By Jake Rossen
By Jesse Marx
By Michelle LeBow
By Alleen Brown
By Maggie LaMaack
By CP Staff
By Jesse Marx
There probably should havebeen a few days of dedicated, silent preparation taking place in the Wolves-Nuggets series early this week, but instead silly bravado held sway. The interminable wait between playoff games and the surprising ease with which upstart Denver whupped the top-seeded Wolves last Saturday night got tongues flapping among members of both teams. On Tuesday afternoon, media outlets were breathlessly reporting Kevin Garnett's comment that he felt sorry for whomever was chosen to guard him during that night's Game Four. In the other locker room, Carmelo Anthony was opining that a Denver victory would so decimate the Wolves that the entire franchise would go out of business.
All this verbal static (KG and Melo were hardly alone in working their mouths) morphed into antic behavior once the game was finally played. A loose ball scrum in the first quarter led to some pushing and jousting. Later, Sam Cassell gave a pseudo-playful shove to Nuggets' coach Jeff Bzdelic before inbounding a ball on the sidelines. And after the Wolves eked out an 84-82 victory to go up 3-1, they were pelted with food and liquid from Denver's fans as they left the court. No doubt the crowd was piqued by the post-game smack-talking between Latrell Sprewell and Jon Barry, who woofed at each other jaw-to-jaw with a pitifully comic fervor reminiscent of weigh-ins at a heavyweight championship bout.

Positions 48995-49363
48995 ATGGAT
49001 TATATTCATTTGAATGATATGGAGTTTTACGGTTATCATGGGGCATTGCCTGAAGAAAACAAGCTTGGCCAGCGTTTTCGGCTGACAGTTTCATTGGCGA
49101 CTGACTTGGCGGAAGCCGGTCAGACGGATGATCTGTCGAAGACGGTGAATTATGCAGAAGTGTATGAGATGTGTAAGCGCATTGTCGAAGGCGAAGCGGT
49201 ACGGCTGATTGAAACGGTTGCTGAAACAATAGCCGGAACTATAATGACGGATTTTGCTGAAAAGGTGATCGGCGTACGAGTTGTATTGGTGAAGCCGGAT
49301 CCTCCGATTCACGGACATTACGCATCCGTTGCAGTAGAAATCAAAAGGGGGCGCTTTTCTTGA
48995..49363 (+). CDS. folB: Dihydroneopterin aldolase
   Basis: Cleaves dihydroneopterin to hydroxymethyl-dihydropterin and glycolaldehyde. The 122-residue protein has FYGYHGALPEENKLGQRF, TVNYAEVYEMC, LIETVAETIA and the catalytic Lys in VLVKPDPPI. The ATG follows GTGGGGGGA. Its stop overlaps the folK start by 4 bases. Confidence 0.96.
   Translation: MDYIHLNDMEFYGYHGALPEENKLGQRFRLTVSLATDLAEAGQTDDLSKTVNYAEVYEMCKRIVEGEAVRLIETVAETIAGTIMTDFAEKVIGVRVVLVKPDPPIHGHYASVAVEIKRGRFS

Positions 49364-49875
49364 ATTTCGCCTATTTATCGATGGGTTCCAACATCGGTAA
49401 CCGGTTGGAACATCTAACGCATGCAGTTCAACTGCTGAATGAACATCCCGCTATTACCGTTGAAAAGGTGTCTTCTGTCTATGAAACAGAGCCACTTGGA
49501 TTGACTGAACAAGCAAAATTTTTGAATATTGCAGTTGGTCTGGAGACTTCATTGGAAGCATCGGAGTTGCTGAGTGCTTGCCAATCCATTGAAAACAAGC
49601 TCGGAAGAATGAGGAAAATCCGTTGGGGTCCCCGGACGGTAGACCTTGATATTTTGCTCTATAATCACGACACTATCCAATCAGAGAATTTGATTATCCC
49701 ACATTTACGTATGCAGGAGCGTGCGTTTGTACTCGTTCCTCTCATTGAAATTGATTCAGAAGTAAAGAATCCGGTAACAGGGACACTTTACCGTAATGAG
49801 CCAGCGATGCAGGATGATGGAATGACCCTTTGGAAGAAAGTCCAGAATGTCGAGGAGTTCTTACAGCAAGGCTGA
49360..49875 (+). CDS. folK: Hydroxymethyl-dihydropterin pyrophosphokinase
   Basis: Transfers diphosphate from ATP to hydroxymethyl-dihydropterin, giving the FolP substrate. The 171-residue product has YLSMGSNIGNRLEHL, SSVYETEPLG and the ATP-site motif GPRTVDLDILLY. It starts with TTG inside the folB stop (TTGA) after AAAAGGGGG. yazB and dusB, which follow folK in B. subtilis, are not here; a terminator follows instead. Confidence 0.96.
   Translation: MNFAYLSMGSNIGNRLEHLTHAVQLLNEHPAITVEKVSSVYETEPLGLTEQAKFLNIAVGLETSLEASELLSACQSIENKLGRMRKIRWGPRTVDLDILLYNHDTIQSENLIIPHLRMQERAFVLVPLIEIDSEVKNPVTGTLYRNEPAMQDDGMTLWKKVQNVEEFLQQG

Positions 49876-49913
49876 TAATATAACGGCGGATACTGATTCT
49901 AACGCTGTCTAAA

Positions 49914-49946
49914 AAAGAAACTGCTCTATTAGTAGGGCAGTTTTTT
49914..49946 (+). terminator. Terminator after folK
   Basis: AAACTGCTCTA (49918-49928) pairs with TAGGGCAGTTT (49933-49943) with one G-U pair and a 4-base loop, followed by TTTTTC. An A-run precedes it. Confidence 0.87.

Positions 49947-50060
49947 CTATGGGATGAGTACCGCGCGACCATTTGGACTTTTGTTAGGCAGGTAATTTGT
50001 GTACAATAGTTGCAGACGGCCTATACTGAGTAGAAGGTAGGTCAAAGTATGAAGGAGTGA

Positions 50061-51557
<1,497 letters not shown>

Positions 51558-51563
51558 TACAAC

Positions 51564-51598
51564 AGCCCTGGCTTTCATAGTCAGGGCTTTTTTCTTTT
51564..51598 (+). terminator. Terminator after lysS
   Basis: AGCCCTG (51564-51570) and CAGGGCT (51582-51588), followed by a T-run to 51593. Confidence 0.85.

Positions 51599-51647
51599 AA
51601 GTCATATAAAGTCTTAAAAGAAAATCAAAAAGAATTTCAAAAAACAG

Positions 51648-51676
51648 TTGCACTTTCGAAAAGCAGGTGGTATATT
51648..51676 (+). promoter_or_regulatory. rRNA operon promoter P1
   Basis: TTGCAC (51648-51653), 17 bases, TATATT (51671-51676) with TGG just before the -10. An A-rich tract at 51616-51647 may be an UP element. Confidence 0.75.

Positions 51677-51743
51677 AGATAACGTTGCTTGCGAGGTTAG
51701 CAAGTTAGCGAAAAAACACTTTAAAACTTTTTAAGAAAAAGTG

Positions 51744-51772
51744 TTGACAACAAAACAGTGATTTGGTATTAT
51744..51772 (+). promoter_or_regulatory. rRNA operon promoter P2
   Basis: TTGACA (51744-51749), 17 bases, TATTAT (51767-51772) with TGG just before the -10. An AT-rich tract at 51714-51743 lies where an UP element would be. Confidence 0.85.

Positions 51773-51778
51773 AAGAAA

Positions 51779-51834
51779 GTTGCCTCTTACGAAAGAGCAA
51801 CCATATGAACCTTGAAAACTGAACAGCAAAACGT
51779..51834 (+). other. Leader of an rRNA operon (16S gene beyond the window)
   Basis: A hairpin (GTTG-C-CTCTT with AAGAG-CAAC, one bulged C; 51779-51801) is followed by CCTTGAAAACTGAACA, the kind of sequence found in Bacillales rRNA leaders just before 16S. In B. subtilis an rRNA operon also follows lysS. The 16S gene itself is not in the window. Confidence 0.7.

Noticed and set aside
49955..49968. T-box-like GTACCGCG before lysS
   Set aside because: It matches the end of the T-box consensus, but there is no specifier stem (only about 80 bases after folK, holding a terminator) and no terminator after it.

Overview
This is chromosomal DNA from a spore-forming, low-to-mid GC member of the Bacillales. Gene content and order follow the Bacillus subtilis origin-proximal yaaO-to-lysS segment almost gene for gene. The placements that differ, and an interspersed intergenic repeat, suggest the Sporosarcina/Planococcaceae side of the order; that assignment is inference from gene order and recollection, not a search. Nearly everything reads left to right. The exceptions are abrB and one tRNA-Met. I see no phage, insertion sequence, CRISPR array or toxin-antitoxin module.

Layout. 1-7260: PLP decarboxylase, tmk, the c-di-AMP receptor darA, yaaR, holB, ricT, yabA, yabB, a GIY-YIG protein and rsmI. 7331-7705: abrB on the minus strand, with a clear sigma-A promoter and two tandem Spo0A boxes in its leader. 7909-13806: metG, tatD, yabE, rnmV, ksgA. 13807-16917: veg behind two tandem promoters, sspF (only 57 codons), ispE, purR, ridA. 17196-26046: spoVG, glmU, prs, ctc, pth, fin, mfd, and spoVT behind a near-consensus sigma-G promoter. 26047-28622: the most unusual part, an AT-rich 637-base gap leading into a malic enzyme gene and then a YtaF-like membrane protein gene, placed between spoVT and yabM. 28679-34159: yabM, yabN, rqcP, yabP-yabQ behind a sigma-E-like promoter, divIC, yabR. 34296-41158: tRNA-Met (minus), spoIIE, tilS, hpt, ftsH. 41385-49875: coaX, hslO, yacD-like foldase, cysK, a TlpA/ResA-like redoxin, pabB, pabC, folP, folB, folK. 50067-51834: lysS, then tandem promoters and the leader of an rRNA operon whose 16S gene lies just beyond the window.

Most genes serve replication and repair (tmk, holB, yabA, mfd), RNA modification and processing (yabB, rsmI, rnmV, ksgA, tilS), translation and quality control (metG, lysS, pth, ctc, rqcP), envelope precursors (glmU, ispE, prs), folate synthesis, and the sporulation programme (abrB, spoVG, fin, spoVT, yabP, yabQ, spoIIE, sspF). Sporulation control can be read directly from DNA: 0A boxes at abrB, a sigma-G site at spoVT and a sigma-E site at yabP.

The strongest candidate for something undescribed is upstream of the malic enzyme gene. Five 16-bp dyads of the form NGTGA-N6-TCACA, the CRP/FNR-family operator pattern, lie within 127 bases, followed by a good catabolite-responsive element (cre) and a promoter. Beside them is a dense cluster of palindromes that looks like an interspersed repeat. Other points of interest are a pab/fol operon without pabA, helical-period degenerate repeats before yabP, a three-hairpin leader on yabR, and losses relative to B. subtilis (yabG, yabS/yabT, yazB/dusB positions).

Except that Tuesday night's tilt was, in the grand scheme of determining an NBA champion, strictly a flyweight bout. The Nuggets are a lowly eighth seed who, after getting methodically trounced in the first two games of the series, had merely held serve, once, at home. And the Wolves, who have never advanced past the first round, let their frayed nerves show by expending a lot of emotional lather on an opponent they should be handily dismissing. The unfortunate impression to be gleaned from all these shenanigans was that sometimes it's the littlest dogs who bark the most frantically.
But there were at least two Timberwolves who let their performance do all the talking, and their eloquence is the main reason why the Nuggets are now on the brink of elimination. In retrospect, their stealthy, steady, crucial contributions shouldn't have been so much of a surprise. All year long, Trenton Hassell and Fred Hoiberg--both cut loose for no compensation by the clueless Chicago Bulls, who finished this season with the NBA's second-worst record--have shut up and delivered pretty much everything that has been asked of them, transforming themselves into role players par excellence on this ballclub.